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Minimizing Effects Of Water Damage

Written by on Thursday, 05 June 2008 7:00 pm
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It's the unpleasant kind of situation that as homeowners we hope we'll never face, but sadly, it's likely we will have at least one water damage experience in our lifetime. Mitigating the damage both to the home and the pocketbook depends on the actions taken immediately after the water damage occurs. Here's a look at how to act quickly and responsibly to lessen the ill effects.

Most common types of water damage.

"The most common sources of damage are a broken or leaking pipe inside the wall or underneath the concrete slab of your house," says Joe Colombo President of Gold Coast Flood Restorations. He says the second most common type of water damage "is a clog in the drainage system which will cause a back up of your toilet, shower, or sink. The third type is an appliance leak like from a dishwasher, refrigerator, or washing machine. The last cause is from an environmental condition such as a bad rain storm [that creates] a leak in your roof or water coming in from the outside through a wall or window."

Spotting water damage.

It may seem fairly obvious that water damage has occurred but not always. "For example, in a two-story house that has bathrooms or a laundry room upstairs, oftentimes you'll see a water stain on the ceiling mysteriously appear. You may walk across your floor and feel a hot area underneath your tile. A hot area typically indicates that a pipe that's underneath the slab could be seeping out hot water. There may be some carpet that's mysteriously wet. Anytime you see anything out of the ordinary like that, I would recommend calling a plumber and/or a water damage restoration firm to investigate it and figure out is this just an anomaly or do I have a water problem," says Colombo.

He says a lot of times even something as seemingly unthreatening as a tiny leak can erupt into a huge water problem overnight. "A lot of times you just don't know. There can be a tiny little drip for month and months and then all of a sudden you get a really hot day and the pipes expand and then it actually causes a leak that you can see and then you uncover the problem that's been brewing for a long time. So it's not always clear cut," explains Colombo.

Effects of water damage.

The effects of water damage can be tremendous, damaging areas that aren't even visible. "When the water does damage the home, obviously, it gets everything wet and by everything I mean porous materials such as carpet, the padding underneath your carpet, hardwood floors, drywall, the actual wood-framing structure of the house, and insulation that's inside the walls. All of those things are porous and accept water when it comes in," explains Colombo.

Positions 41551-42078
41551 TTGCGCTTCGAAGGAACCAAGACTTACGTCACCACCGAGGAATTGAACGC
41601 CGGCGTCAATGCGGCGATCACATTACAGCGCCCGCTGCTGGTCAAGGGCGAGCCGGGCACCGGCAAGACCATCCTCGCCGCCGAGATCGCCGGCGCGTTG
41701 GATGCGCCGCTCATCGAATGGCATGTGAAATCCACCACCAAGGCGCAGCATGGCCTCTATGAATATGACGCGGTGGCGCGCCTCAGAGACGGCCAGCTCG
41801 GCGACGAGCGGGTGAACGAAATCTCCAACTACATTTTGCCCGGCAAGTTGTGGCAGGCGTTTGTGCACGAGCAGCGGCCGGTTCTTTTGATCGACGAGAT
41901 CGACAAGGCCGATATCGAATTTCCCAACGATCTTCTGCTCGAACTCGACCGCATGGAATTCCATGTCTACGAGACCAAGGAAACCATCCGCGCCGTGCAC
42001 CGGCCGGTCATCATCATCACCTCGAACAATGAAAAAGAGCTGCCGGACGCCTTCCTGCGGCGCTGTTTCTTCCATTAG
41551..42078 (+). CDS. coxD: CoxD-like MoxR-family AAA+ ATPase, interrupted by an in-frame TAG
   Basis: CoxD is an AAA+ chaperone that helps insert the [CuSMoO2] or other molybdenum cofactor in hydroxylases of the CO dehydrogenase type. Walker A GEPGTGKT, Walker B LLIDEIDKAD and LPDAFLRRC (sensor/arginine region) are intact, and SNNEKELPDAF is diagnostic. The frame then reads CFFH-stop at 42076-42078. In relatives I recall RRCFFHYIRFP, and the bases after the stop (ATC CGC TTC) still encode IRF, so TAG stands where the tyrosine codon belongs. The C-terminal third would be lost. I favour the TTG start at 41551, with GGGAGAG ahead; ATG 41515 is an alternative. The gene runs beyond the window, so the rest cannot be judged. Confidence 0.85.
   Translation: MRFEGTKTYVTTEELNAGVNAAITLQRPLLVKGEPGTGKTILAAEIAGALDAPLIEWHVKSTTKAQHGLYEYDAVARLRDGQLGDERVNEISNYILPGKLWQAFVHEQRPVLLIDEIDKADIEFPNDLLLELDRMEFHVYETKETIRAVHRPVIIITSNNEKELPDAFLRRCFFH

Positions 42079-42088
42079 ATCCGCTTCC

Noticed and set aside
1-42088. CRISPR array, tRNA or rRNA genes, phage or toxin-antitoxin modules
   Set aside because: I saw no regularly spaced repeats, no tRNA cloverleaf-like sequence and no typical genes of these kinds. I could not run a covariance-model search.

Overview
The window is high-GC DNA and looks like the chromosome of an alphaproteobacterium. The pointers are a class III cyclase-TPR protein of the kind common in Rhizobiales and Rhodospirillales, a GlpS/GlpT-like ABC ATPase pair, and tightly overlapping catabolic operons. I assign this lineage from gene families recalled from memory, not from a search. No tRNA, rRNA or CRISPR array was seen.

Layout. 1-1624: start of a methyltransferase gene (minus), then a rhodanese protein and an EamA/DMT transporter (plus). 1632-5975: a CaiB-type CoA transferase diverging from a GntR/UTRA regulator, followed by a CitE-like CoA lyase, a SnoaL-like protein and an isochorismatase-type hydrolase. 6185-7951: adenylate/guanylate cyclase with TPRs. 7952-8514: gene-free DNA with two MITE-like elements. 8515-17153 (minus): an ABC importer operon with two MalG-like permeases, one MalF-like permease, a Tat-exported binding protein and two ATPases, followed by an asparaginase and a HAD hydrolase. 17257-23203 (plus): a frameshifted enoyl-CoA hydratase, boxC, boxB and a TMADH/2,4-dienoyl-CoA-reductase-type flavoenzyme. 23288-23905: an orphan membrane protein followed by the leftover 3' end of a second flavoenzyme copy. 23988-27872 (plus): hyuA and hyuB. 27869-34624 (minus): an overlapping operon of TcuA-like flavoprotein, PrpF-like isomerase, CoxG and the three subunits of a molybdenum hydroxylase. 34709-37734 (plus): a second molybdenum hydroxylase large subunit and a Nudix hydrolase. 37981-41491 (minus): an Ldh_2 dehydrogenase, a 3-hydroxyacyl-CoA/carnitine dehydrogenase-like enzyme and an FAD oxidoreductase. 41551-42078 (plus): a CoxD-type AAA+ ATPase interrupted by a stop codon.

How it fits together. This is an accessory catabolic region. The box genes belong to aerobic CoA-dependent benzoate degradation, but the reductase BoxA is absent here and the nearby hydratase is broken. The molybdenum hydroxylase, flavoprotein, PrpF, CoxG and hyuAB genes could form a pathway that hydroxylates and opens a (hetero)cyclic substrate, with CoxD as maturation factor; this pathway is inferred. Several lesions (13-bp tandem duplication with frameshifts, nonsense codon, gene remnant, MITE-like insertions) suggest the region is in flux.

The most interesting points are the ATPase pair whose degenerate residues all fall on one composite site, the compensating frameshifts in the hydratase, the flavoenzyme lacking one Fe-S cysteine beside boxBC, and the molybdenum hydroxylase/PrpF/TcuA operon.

Steps to take to alleviate water damage.

When you first spot a water problem, Colombo says act quickly. Surprisingly many homeowners delay taking action and later create more expenses and necessary clean up.

"The critical thing when that happens is to quickly follow our procedures to remove the water and get the structure drying quickly to evaporate that moisture out of all those porous materials so that they dry back to the normal levels and don't develop a mold problem," says Colombo.

The first step is to get the water up. Next, Colombo says you need to get ventilation into the house. Experts may need to pull up carpet or wood floors and the walls may need to be physically opened or cut into so that the wet insulation that's inside them can begin to dry.

Colombo says once everything is set up for the drying process to begin, an anti-microbial spray should be applied to sanitize the area. This is especially important if the water damage is from an unclean water source such as a sewer drain back-up.

Fans and de-humidifers should then be strategically placed in the area to help expedite the drying phase. "The drying phase with the equipment usually takes between three to five days,"

Delaying can be costly and risky for your health.

"Depending on the environmental conditions, mold can develop in as little as 24 to 48 hours after a water damage event," says Colombo. It varies depending on a lot of circumstances, but mold can develop fairly quickly so a lot of times we will go through the house to investigate some sort of water spot that showed up on the ceiling and we come to find out that it's been leaking for quite a long time and the inside of that ceiling is now all moldy," says Colombo.

The bottom line is don't delay. "As soon as you see something wrong, get it taken care of," says Colombo. He adds, "Don't put it off. Those types of things don't go away and they don't get better by themselves."

Be involved in the claim process.

Be sure to speak with your insurance company to see what if any amount of the damage is covered. Colombo recommends that you be in constant contact with your claim's adjuster and insurance agent. "Be very involved in the claim process," says Colombo. He adds that, in order to get what you are owed for the claim, "You need to have a good company helping you that is experienced in the insurance business."

"My industry, like the plumbing industry, unfortunately, is just plagued with hundreds of crooked companies. It's an industry that is known for ripping off homeowners, so it's very important to consult with the Better Business Bureau (BBB) because companies [that rip people off] have a hard time keeping a good rating and good reputation with the BBB," says Colombo. He adds, "Always check references and with people you know [for recommendations] instead of just going through the Yellow Pages."

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  About the author, Phoebe Chongchua

Individual news stories are based upon the opinions of the writer and does not reflect the opinion of Realty Times.